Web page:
Figs and Chickens

Today we drove up to Sebastopol to attend the California Rare Fruit Growers' scion exchange. A scion is a short cutting of a plant -- the ones at the exchange were generally about six inches long. I was in search of figs, but it was a pretty exciting event.

First of all, somehow it managed to avoid raining on us the entire time, which was a real bonus in this week of constant rain and miserable.

The scion exchange was held at the Veteran's Hall, and the room was set up with several long tables full of plastic baggies full of scions to choose from, mostly labeled, and sorted by type. After paying the entrance fee ($5 for non-members) you could go through and choose as many as you liked: all you need is one scion to make a decent graft because as the sign says, a single bud will make a graft.

Table full of scions

I ended up with four figs (Desert King, Blanchette, Green Greek, and Genoa) to be direct rooted and an apple (Mutsu, also known as Crispin and possibly one of the finer BFA -- Big Fat Apples -- ever) that I'm going to graft onto my Jonathan apple. That's five kinds of fruit for $10 total admissions; They also had rootstocks on sale for $3 each, with grafting services available for a small number of grafts. If you wanted to set up a small orchard like ours you could save a lot of money by going to the exchange and picking up everything you needed there. The risk is that the varieties and particular rootstocks you wanted might not be available.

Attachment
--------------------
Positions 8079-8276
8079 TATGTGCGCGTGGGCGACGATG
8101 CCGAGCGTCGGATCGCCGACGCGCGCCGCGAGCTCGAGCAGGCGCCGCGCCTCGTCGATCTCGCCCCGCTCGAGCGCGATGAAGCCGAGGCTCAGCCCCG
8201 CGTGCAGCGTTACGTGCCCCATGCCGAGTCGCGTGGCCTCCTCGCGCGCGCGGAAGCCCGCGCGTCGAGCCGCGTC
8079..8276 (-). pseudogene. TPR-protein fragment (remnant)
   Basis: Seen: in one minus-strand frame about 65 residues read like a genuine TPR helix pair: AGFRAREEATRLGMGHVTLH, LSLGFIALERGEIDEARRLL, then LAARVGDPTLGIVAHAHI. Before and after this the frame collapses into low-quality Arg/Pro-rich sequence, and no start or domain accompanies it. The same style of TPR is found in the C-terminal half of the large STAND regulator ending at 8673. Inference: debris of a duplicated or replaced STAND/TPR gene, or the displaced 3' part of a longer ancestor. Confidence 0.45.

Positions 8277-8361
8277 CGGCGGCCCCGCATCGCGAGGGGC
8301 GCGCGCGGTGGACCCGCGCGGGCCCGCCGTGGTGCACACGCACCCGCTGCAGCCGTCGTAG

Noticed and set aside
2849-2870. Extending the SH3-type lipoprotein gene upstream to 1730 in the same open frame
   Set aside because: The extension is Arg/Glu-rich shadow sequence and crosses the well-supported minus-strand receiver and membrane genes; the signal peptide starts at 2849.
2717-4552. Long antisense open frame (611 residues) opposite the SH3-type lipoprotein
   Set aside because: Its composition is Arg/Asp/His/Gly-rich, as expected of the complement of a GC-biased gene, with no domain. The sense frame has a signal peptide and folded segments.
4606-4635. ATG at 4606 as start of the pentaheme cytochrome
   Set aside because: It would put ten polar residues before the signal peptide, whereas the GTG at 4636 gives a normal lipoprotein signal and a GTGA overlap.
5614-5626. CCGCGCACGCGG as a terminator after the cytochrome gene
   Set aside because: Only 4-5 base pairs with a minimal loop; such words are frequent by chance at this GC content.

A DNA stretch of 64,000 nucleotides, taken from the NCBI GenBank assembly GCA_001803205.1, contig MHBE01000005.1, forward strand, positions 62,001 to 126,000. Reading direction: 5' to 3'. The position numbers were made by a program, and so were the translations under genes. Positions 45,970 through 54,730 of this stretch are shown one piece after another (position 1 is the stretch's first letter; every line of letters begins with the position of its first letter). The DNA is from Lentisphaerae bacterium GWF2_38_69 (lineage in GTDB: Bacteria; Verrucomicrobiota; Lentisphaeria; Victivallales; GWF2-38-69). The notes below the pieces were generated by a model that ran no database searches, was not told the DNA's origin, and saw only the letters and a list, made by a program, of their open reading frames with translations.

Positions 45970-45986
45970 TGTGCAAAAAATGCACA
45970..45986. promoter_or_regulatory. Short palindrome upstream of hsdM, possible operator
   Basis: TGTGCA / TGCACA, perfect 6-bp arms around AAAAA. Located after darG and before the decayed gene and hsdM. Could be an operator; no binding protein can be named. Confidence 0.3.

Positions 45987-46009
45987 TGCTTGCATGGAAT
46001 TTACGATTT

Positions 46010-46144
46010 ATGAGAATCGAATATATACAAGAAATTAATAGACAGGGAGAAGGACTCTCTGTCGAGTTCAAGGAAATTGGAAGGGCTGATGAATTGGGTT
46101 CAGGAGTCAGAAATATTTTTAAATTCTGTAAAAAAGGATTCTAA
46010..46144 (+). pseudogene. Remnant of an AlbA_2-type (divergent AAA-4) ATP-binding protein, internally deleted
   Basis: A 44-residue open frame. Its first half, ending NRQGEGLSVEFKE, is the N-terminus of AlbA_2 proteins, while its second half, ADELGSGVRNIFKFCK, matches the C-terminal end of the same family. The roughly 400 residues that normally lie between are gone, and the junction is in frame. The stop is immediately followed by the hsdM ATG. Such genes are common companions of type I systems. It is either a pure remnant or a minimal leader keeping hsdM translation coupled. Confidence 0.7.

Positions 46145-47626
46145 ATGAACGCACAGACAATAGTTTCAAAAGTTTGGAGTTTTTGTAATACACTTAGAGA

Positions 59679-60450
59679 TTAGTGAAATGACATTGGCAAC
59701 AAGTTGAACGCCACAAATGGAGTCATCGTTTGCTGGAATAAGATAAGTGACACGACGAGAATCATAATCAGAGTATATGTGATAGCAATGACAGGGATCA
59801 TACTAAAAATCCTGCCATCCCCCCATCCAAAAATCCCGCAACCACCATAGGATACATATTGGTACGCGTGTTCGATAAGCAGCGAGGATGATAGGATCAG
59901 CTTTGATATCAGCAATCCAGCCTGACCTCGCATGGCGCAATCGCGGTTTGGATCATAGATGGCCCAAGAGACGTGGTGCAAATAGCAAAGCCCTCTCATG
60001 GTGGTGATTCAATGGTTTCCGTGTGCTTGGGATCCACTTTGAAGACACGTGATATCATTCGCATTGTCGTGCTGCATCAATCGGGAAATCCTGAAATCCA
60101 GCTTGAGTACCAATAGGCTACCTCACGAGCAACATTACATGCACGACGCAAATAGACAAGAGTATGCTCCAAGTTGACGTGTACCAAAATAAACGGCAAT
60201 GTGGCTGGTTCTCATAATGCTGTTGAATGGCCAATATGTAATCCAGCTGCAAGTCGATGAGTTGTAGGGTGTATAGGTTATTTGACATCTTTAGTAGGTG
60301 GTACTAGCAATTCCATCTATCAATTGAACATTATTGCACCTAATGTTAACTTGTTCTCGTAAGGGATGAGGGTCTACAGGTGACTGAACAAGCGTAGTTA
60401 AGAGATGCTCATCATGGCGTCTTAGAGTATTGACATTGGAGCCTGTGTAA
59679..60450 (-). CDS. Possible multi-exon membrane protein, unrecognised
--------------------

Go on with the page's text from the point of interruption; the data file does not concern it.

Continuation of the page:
Afterward, we stopped by a feed store to pick up some chicken supplies: a chick feeder, and chick waterer, and a giant sack of "starter" crumbles: food for baby chicks. I could find starter crumbles more locally, but these were organic, and ended up being less than half the price for mail order for organic starter. I did have to buy a 50lb. bag, though, and that's definitely overkill.

Then our friend K, who we'd gone to the Sebastopol exchange to see, let us come look at her chickens. She showed off their hopping prowess by holding some beet greens up high and making them hop for them. Clearly, the Rhode Island Red was the more eager.

Chickens hopping for greens

The Barred Rock was happy to pose for a picture until K started spreading chicken scratch around. Then I was of no interest any more.

Barred Rock chicken

In other news, after we got home from our outing, I finished the plastering in the Accordion Room, and tomorrow we've got a whole new adventure in there.

Technorati Tags: , ,

posted by ayse on 01/26/08